This news story originally provided by
February 8, 2005
Chesapeake residents turn out for meeting on coal truck traffic
By Rick Steelhammer
Congressional action to exempt part of the West Virginia Turnpike
from federal weight limits and a sub-zero tolerance policy to halt
violations by coal truck operators surfaced Monday as possible ways
to deal with Chesapeakes coal truck problems.
Nearly 100 townspeople crammed into Chesapeake City Hall on
Monday night to discuss ways to solve the Kanawha River communitys
problems with about 400 coal trucks that travel through town each
day to a pair of barge terminals at either end of town. The public
meeting on the towns coal truck woes preceded a City Council
Five years ago, after the town bought a set of scales and began
enforcing a 65,000 pound weight on W.Va. 61, truckers took the hint
and bypassed the town by traveling the Turnpike and getting to the
terminals without entering the town.
But that changed last year, when the state Legislature designated
a network of highways to be used by coal haulers carrying loads up
to 126,000 pounds. Chesapeakes segment of W.Va. 61 was included in
the network, but the West Virginia Turnpike, where federal
regulations forbid loads of more than 80,000 pounds, was not.
All those trucks coming through town create a lot of dust and
dirt, said Mayor Damron Bradshaw. The washers at the tipples at
either end of town cause a slurry to go onto the road, and you cant
avoid it if youre driving here.
Houses and cars a block and a half away from MacCorkle get
dirty. ... We dont want to impede an industry or cause anyone to
lose a job, but we want to find a way to keep those trucks out of
We just remodeled our home, said Chesapeake resident Cornelius
Burnette. Within two days, the new windows and siding were filthy.
We have to sweep the sidewalk every couple of days. The whole town
should file for black lung.
Longtime resident Joe Jarrell said that since there are no coal
mines in Chesapeake, and even the two tipples lie outside the city
limits, all our problems are coming from outside sources. They want
to rub our noses in their dirt, but I think its time to stand up
Other residents complained about coal truckers violating the
towns speed limit, and halting traffic for extended periods of time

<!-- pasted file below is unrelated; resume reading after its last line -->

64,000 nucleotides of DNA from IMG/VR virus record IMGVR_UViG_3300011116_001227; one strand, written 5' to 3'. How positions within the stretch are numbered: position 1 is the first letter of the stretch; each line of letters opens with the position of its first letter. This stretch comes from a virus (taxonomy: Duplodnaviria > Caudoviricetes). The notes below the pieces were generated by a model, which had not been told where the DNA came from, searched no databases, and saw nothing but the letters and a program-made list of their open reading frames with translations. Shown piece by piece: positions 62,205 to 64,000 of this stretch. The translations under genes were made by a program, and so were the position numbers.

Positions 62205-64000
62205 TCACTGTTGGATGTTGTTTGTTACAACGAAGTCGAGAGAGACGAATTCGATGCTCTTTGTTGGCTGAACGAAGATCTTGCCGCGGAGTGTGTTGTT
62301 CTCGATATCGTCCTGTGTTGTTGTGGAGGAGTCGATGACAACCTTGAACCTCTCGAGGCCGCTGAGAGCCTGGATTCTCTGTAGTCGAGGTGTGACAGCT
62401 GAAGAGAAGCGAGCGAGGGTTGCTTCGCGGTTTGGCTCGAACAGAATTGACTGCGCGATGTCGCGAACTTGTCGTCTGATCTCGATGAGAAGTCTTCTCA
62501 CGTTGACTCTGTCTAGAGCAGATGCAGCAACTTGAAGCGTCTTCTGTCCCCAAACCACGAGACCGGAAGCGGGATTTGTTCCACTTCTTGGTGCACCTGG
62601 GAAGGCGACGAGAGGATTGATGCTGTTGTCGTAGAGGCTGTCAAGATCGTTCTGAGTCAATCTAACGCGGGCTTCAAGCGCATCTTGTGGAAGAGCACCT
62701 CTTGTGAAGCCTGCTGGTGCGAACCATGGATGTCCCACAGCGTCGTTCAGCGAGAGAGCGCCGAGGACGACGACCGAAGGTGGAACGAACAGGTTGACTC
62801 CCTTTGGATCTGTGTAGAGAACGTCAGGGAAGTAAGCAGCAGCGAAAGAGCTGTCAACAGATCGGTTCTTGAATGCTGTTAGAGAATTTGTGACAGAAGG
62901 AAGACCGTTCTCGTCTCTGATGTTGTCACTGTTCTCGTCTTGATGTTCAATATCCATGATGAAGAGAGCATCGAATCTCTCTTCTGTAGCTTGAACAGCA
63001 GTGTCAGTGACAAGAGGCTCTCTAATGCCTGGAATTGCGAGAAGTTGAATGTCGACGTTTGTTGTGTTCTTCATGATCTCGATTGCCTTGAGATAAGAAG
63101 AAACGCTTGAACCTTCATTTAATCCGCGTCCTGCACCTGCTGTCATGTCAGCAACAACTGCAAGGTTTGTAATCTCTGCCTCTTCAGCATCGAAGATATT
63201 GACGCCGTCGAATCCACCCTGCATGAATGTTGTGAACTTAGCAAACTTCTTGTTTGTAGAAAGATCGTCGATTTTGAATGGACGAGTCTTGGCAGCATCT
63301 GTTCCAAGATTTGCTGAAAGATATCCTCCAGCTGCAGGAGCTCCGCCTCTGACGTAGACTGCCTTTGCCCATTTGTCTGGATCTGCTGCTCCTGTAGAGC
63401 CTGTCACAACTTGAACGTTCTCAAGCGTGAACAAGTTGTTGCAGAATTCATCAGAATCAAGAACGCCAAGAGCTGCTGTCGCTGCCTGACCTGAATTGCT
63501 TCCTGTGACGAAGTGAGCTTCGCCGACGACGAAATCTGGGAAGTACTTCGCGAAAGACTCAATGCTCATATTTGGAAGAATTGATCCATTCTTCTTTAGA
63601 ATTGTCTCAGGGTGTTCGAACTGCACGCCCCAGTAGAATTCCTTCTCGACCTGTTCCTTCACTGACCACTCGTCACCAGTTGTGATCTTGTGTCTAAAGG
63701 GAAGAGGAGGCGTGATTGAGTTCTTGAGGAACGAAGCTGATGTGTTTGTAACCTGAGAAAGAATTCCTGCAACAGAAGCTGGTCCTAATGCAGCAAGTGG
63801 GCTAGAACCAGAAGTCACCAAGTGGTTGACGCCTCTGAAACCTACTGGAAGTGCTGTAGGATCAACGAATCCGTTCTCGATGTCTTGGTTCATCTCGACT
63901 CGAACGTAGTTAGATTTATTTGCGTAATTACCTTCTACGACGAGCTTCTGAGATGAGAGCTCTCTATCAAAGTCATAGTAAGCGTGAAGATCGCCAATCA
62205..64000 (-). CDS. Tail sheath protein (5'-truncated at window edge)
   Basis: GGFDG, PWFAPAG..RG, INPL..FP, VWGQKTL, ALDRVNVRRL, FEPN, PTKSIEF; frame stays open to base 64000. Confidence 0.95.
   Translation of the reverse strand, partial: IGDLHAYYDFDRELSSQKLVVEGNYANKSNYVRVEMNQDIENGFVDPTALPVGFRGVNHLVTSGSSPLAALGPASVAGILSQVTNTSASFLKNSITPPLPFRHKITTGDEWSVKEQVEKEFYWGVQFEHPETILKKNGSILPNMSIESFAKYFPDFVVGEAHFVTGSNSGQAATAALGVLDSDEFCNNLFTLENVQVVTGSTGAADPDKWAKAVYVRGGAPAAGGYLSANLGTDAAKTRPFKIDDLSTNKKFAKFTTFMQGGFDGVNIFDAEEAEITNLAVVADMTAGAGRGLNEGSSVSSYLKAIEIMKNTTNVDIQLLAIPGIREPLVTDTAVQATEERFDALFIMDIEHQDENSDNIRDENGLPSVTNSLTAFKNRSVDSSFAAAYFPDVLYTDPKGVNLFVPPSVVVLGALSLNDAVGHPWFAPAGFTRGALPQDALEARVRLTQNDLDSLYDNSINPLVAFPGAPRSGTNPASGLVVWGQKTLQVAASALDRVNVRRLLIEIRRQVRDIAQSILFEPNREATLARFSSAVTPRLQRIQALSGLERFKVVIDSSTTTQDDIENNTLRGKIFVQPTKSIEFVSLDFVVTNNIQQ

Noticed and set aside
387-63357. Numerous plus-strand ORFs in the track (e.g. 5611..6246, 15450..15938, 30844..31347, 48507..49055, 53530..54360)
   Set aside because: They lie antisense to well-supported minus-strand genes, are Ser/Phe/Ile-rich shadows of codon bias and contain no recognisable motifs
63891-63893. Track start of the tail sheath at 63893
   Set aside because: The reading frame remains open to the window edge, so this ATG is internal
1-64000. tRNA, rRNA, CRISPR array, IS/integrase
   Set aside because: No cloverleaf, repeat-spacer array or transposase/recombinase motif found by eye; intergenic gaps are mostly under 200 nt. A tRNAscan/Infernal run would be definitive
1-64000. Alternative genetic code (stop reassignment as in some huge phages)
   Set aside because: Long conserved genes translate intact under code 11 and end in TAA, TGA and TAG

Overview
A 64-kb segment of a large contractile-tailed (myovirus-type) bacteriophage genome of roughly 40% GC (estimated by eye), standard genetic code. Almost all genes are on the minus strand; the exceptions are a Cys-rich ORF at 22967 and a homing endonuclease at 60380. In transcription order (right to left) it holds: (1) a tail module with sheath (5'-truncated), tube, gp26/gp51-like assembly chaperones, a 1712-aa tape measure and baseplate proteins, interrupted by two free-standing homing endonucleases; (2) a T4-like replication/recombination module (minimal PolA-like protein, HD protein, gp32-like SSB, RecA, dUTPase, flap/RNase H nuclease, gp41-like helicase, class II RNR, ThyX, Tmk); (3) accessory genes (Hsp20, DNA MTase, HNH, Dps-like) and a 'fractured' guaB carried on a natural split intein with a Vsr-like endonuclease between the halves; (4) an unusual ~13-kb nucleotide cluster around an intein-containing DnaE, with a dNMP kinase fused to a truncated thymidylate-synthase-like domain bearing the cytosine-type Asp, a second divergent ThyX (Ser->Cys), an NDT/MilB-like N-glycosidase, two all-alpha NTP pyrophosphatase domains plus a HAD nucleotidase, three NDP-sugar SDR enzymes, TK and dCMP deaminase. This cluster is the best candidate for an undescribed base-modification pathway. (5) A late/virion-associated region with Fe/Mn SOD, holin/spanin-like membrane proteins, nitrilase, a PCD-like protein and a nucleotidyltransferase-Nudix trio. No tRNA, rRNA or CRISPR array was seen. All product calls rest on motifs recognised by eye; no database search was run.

to allow other haulers to enter and exit coal terminal access roads.
Ted Berry, a 45-year veteran coal trucker and director of a state
coal haulers group, said W.Va. 61 provides the only legal route off
Corridor G for coal trucked from the coalfields of Mingo and Logan
counties to reach barge terminals on the Kanawha River.
Should load limits be raised on the Turnpike, wed have no
problem moving back up there, he said.
But Assistant Highways Commissioner Norm Roush said it would take
an act of Congress, and the already planned upgrading of a pair of
bridges, to allow heavier loads on the Turnpike.
I dont disagree that the Turnpike would be better for carrying
coal past Chesapeake to the Kanawha River terminals, Roush said.
Well help you if we can.
Roush said the state of New Hampshire might be successful in
getting weight limits on its segment of Interstate 94 raised to
match those of neighboring Maine and Massachusetts, which could set
Tom Hamm, aide to Rep. Shelley Moore Capito, R-W.Va., said the
congresswoman is looking into a resolution that would let the
federal Department of Transportation change the weight limit on a
designated stretch of the Turnpike.
Delegate Danny Wells, D-Kanawha, said he would research possible
legislative remedies. Its ridiculous that anyone has to live under
the situation that was described here tonight, he said.
You tell us what you want, and well put an end to this,
pledged Kanawha County Commission President Kent Carper.
Carper said after the meeting that one solution might be a
sub-zero tolerance policy, in which Kanawha County Sheriffs
deputies would patrol Chesapeake to ticket and fine trucks found to
be speeding, overweight or spreading dust or slurry.
Were not going to find the solution to everything tonight,
said Bradshaw. But I think we will get this problem taken care of,
To contact staff writer Rick Steelhammer, use e-mail or call